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What do we make of the growing excitement — and confusion — about Cannabis sativa, hemp, CBD, and THC? Will there ever be an end to ads and mailers for one new cannabinoid product after another? Doesn’t it seem so many claims about these products cannot keep up with consumer demand? And isn’t the FDA strangely, or maybe typically, sending mixed signals to a skeptical public?

Let’s try to make some sense of it all, so that by the time you finish reading this, you might at least have a better understanding of the often controversial and conflicting narratives about Cannabis.

Back in 1937, President Franklin Roosevelt signed the federal Marihuana [that’s how they spelled it then] Tax Act into law. An oddly written statute, it prohibited possession of marijuana while imposing a tax on it. In any event, marijuana was (and in federal law still is) regarded as an evil drug, owing to one of its chemical agents, tetrahydrocannabinol, aka THC. As a “psychoactive” chemical, THC, when ingested, alters the way the brain functions, changing mood, perception and behavior. It actually wasn’t until the 1960s that science identified THC as marijuana’s intoxicating agent, or what causes the “high.”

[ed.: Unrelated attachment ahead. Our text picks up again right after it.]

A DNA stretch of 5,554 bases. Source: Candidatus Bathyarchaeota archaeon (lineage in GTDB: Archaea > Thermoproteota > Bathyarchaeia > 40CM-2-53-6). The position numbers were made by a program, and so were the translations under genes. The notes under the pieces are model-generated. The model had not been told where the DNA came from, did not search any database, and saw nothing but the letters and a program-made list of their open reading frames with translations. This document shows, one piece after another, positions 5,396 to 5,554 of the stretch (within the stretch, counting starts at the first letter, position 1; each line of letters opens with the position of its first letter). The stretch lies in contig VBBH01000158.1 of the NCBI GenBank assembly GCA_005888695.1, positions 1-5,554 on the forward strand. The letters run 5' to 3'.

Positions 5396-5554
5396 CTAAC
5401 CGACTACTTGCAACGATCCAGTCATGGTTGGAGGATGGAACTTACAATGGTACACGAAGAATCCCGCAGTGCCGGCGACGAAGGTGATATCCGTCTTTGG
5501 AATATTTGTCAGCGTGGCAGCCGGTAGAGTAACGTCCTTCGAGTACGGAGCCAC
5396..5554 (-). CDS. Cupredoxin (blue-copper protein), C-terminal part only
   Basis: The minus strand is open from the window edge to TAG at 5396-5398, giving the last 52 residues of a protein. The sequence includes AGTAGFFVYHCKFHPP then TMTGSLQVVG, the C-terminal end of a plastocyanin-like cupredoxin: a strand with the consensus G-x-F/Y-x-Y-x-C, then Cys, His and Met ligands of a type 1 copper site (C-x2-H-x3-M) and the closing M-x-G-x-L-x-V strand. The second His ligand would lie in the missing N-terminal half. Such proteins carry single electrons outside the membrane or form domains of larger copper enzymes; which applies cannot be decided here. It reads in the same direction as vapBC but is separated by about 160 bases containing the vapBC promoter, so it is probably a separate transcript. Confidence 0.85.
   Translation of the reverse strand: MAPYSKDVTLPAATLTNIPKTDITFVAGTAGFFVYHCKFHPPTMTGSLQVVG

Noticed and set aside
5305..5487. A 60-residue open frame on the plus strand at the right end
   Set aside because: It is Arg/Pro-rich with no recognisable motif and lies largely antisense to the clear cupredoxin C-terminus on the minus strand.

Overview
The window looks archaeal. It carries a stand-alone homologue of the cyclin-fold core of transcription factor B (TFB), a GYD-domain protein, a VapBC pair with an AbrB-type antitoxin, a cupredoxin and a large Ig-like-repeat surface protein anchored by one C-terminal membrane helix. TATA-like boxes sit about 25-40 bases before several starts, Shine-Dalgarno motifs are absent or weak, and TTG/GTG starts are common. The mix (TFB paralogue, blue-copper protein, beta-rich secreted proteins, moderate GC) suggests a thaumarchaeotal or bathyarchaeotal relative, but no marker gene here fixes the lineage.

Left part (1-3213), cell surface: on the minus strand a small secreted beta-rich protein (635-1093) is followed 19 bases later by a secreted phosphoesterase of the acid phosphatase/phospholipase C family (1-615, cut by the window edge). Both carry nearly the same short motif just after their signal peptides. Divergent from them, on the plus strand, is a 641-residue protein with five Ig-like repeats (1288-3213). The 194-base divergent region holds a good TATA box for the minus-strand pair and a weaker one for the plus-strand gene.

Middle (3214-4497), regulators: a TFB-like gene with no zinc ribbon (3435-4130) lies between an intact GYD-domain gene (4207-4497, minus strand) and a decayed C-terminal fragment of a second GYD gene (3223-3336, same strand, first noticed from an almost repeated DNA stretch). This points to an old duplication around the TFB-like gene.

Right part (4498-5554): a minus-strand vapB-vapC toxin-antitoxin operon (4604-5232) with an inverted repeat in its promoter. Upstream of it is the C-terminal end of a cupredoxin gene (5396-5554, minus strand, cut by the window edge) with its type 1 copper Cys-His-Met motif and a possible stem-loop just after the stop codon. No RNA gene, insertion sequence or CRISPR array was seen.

An unfortunate casualty of the marijuana ban has been a species of Cannabis sativa known as hemp. The fact that paper, rope, building materials, even food and fuel were derived from different parts of the hemp plant made it a valuable farm product for thousands of years. George Washington grew it at Mt. Vernon, as did farmers all over the U.S. But facts like that gave way to emotion, and politicians fanned the flames, where hemp finally disappeared from America’s agriculture, that is, until the federal Hemp Farming Act of 2018 revived growing it.

As reputable researchers felt comfortable studying a plant that was no longer banned, startling new science emerged. Hemp is a variety of Cannabis sativa, and is now understood to be rich in hundreds of compounds known as CBDs (cannabinoids). There is concern that CBDs may or may not contain low levels of THC, but even so, these CBDs lack the psychoactive effect we discussed. More importantly, these CBDs have been found to have quite a variety of health benefits.